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Risk seeking behavior of preschool children in a gambling task

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  • Moreira, Bruno
  • Matsushita, Raul
  • Da Silva, Sergio

Abstract

A recent neurobiology study showed that monkeys systematically prefer risky targets in a visual gambling task. We set a similar experiment with preschool children to assess their attitudes toward risk and found the children, like the monkeys, to be risk seeking. This suggests that adult humans are not born risk averse, but become risk averse. Our experiment also suggests that this behavioral change may be due to learning from negative experiences in their risky choices. We also showed that though emotional states and predetermined prenatal testosterone can influence children's preferences toward risk, these factors could not override learning experiences.

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Bibliographic Info

Article provided by Elsevier in its journal Journal of Economic Psychology.

Volume (Year): 31 (2010)
Issue (Month): 5 (October)
Pages: 794-801

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Handle: RePEc:eee:joepsy:v:31:y:2010:i:5:p:794-801

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Keywords: Risk Children;

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References

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  1. Bechara, Antoine & Damasio, Antonio R., 2005. "The somatic marker hypothesis: A neural theory of economic decision," Games and Economic Behavior, Elsevier, vol. 52(2), pages 336-372, August.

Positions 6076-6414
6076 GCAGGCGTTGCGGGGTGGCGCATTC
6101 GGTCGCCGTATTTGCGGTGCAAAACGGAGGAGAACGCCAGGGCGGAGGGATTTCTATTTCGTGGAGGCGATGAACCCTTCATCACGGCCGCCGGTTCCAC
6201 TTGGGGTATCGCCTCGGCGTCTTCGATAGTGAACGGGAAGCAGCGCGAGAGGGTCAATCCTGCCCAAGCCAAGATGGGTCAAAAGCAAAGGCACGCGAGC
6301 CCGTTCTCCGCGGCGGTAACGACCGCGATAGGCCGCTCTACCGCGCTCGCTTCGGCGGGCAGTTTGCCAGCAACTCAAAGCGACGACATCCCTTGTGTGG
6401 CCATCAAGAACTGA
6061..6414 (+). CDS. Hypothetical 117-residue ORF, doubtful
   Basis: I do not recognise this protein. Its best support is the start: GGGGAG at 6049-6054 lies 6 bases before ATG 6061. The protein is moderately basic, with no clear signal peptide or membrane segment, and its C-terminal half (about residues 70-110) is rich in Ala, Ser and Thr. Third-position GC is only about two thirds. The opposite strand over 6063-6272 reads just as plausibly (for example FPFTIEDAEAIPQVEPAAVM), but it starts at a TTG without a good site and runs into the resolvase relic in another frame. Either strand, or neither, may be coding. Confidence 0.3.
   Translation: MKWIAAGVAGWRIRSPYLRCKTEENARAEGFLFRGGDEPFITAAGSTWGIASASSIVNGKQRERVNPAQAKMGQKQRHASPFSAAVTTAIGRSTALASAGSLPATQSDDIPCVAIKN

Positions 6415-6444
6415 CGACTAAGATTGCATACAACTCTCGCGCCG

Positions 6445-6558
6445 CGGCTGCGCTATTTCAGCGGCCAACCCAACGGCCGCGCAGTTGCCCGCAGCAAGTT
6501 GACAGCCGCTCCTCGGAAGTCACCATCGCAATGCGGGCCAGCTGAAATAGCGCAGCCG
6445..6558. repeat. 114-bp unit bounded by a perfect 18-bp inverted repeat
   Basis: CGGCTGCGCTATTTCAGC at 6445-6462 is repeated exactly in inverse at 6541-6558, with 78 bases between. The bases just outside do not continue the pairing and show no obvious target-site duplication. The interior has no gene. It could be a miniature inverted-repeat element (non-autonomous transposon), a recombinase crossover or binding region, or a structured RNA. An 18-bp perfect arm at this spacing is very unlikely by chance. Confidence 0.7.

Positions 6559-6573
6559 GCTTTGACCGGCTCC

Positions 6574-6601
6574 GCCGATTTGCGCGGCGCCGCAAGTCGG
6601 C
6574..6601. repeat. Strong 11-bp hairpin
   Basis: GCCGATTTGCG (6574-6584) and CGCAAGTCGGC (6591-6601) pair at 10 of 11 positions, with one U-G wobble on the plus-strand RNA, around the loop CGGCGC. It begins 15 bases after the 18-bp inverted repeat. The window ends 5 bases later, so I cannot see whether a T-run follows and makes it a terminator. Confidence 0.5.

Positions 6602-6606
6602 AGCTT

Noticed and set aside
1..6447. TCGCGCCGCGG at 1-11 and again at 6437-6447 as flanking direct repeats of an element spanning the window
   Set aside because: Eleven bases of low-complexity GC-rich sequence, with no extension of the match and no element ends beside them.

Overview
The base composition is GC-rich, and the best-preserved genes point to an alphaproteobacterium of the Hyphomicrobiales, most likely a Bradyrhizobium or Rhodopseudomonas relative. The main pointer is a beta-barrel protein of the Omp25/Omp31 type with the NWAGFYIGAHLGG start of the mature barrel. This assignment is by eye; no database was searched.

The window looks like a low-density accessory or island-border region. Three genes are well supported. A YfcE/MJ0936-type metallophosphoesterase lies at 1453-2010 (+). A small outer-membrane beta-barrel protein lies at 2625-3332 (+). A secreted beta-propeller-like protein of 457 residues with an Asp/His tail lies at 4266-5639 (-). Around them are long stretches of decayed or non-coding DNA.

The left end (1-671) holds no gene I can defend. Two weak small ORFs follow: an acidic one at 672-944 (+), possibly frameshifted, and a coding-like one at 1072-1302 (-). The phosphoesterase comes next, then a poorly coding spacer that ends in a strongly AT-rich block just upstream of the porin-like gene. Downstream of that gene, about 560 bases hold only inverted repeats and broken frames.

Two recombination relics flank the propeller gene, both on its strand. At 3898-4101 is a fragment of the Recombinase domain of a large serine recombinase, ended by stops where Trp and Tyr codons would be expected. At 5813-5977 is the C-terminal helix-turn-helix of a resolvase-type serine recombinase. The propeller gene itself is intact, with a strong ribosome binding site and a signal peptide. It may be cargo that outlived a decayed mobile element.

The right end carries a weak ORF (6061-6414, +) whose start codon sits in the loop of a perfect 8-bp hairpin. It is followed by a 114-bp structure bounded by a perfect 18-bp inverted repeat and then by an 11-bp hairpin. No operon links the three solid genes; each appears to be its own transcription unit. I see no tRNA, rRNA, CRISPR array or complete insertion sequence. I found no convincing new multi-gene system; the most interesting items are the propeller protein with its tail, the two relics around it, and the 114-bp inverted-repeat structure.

2. Tversky, Amos & Kahneman, Daniel, 1992. " Advances in Prospect Theory: Cumulative Representation of Uncertainty," Journal of Risk and Uncertainty, Springer, vol. 5(4), pages 297-323, October.
  3. Amos Tversky & Daniel Kahneman, 1979. "Prospect Theory: An Analysis of Decision under Risk," Levine's Working Paper Archive 7656, David K. Levine.
  4. Robson, Arthur J., 1996. "The Evolution of Attitudes to Risk: Lottery Tickets and Relative Wealth," Games and Economic Behavior, Elsevier, vol. 14(2), pages 190-207, June.
  5. Kip Smith & John Dickhaut & Kevin McCabe & José V. Pardo, 2002. "Neuronal Substrates for Choice Under Ambiguity, Risk, Gains, and Losses," Management Science, INFORMS, vol. 48(6), pages 711-718, June.
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Blog mentions

As found by EconAcademics.org, the blog aggregator for Economics research:
  1. Risk aversion is learned behavior
    by Economic Logician in Economic Logic on 2009-07-21 23:55:00
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Cited by:
  1. Rützler, Daniela & Sutter, Matthias & Kocher, Martin G. & Trautmann, Stefan T., 2011. "Impatience and Uncertainty: Experimental Decisions Predict Adolescents' Field Behavior," Annual Conference 2011 (Frankfurt, Main): The Order of the World Economy - Lessons from the Crisis 48720, Verein für Socialpolitik / German Economic Association.
  2. HASHIMOTO Hideki & ICHIMURA Hidehiko & SHIMIZUTANI Satoshi, 2013. "Stability of Preference against Aging and Health Shocks: A comparison between Japan and the United States," Discussion papers 13068, Research Institute of Economy, Trade and Industry (RIETI).
  3. Solnais, Céline & Andreu-Perez, Javier & Sánchez-Fernández, Juan & Andréu-Abela, Jaime, 2013. "The contribution of neuroscience to consumer research: A conceptual framework and empirical review," Journal of Economic Psychology, Elsevier, vol. 36(C), pages 68-81.
  4. A. Felipe Rodrigues & Newton Da Costa & Sergio Da Silva, 2011. "Overconfidence and excess entry: a comparison between students and managers," Economics Bulletin, AccessEcon, vol. 31(3), pages 2549-2557.
  5. Da Silva, Sergio & Baldo, Dinora & Matsushita, Raul, 2011. "Biological correlates of the Allais paradox - updated," MPRA Paper 32747, University Library of Munich, Germany.

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